I fell in to loving children’s books. I guess there are worse things to fall for. And if one is going to do something, falling in with both feet, eyes open and nose held is a good way to start. I began working as a bookseller in my early twenties and had been given the responsibility of managing the Children’s Books section. I floundered around in the waves of books I had never heard of, new stories that had appeared after I’d been busy being all grown-up. Appearing after I’d been away growing up in a foreign land. So I returned. Back to a place I knew and started from there. The land of Narnia and The Jolly Postman and The Faraway Tree. I revisited Pippi Longstocking and Matilda and The Worst Witch. Looking and taking in the illustrations of Jan Pienkowski and Quentin Blake and Shirley Hughes.
And it was from then that I began to remember the child I was, the child I had become, I child I am. It was nice to go back, to return to that place and I was happy. I moved out of bookselling and became a teaching assistant where I continued to play and draw and tell stories and soon these stories began to change from the stories of my childhood, to the stories of the children around me. I trained in therapeutic storywriting, a process in which the writer tells their story, with all the good bits and bad bits. Where the voice of the writer is held and honoured and preserved. It felt good, it felt right and I wanted more, I wanted to hear more stories from the children I held dear.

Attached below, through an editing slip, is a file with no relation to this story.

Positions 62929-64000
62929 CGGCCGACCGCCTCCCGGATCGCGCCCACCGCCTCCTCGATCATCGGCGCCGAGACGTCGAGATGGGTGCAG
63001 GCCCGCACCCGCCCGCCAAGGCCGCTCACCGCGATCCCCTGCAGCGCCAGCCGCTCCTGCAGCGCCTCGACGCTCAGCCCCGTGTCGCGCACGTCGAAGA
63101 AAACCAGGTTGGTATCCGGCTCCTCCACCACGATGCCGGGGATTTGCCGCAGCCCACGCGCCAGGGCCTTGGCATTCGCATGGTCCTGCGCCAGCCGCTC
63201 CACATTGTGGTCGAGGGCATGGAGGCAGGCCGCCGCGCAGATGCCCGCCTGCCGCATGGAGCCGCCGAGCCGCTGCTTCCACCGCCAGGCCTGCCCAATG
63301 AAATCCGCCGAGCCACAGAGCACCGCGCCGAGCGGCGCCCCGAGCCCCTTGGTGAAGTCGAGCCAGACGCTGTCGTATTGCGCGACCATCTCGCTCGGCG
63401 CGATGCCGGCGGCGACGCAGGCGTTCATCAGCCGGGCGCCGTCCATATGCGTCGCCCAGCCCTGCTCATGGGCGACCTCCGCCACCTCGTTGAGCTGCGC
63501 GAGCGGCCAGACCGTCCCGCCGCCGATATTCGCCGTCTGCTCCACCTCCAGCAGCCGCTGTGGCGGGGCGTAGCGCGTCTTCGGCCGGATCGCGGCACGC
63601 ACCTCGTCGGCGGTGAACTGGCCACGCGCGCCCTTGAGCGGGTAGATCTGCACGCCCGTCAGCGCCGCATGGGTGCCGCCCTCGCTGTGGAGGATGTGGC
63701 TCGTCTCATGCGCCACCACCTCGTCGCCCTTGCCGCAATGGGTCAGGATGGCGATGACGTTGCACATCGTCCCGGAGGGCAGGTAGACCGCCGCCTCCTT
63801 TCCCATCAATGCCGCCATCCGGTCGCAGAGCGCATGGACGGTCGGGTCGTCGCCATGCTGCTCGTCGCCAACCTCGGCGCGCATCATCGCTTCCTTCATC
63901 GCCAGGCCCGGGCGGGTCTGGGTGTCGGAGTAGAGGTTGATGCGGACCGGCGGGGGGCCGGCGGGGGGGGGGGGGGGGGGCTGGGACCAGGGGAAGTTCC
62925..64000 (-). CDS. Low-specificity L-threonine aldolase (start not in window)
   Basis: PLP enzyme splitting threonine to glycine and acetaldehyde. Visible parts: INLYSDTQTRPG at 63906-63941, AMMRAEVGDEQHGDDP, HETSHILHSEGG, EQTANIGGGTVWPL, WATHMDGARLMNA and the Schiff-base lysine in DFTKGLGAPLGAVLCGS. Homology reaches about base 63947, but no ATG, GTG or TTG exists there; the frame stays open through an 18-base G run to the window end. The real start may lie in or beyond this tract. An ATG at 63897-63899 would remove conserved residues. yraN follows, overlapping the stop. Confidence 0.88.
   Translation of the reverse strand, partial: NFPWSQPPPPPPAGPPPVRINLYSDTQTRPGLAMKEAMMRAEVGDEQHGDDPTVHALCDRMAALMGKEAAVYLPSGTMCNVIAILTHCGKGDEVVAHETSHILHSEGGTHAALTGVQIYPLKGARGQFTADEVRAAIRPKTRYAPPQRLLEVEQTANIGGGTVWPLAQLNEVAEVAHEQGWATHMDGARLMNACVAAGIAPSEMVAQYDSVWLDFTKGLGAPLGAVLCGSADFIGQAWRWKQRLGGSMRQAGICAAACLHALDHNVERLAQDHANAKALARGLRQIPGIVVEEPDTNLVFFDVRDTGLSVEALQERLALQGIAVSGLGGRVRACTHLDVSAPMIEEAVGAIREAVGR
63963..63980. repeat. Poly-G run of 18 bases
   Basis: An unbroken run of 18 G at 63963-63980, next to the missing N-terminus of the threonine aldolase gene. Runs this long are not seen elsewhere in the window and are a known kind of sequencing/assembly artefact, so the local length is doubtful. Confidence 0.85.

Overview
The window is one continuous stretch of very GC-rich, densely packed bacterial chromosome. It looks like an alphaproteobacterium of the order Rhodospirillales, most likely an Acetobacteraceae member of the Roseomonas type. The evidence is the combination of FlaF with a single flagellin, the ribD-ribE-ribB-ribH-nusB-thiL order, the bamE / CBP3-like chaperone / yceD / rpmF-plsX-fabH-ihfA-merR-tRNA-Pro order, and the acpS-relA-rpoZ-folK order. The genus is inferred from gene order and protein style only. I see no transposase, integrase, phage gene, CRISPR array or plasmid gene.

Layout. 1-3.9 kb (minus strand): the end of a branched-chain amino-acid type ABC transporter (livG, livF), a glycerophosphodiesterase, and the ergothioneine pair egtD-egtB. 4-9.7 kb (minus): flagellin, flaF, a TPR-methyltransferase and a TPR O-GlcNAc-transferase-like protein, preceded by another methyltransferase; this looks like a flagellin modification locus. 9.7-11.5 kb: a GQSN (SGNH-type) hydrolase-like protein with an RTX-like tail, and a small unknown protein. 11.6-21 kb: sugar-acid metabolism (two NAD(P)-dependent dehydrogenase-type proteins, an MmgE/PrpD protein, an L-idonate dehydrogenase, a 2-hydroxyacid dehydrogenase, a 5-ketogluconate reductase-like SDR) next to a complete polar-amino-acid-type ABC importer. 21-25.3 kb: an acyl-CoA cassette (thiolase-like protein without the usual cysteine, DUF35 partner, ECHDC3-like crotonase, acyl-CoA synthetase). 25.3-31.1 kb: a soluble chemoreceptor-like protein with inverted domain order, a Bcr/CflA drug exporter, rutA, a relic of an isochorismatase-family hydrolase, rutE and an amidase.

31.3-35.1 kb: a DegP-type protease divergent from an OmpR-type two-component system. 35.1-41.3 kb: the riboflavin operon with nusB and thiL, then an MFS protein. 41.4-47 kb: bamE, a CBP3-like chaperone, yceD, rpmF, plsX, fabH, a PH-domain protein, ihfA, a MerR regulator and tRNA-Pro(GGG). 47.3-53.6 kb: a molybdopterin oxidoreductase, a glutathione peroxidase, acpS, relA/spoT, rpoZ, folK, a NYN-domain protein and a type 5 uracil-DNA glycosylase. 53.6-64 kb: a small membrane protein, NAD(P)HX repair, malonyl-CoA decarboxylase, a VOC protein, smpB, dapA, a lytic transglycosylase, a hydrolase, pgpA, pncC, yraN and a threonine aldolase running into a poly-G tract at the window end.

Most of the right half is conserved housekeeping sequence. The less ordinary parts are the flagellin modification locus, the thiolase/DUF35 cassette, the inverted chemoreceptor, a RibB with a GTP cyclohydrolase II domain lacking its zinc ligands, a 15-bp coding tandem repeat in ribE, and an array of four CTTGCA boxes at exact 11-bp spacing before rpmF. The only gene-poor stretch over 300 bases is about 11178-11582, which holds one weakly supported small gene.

And so, my mind began to wander again and I read the words of Maria Montessori, the Italian educationalist and I went to study and train as a Montessori teacher. I continued to tell stories and took a plane to a forest in Northern Israel. It was here that I met many wonderful storytellers, people who told stories every day, who went places to tell stories and people would go to listen to them tell their stories. I stayed with these people and played and drew and wrote, daring to hope that one day, I too may be a storyteller and travel places.
And I became one, a storyteller that is. It happened in a park in London W14. I was 33 and swinging on a swing and beside me were three children. They too were swinging on the swings and as we continued to swing our legs we started to flow, move at the same time, get in sync. I was a nanny, or so I thought. Like Mary Poppins, I lived with these three children and their parents. But what I didn’t know, was that I was the storyteller I had always been and all I’d needed was for someone to listen. And so, The Storytree became and began to take form. The roots had always been there, now it was starting to grow.
The Storytree was founded on a love of books and stories, a foundation of following the child and the need to know that my voice and that of others is listened to, prized and cherished.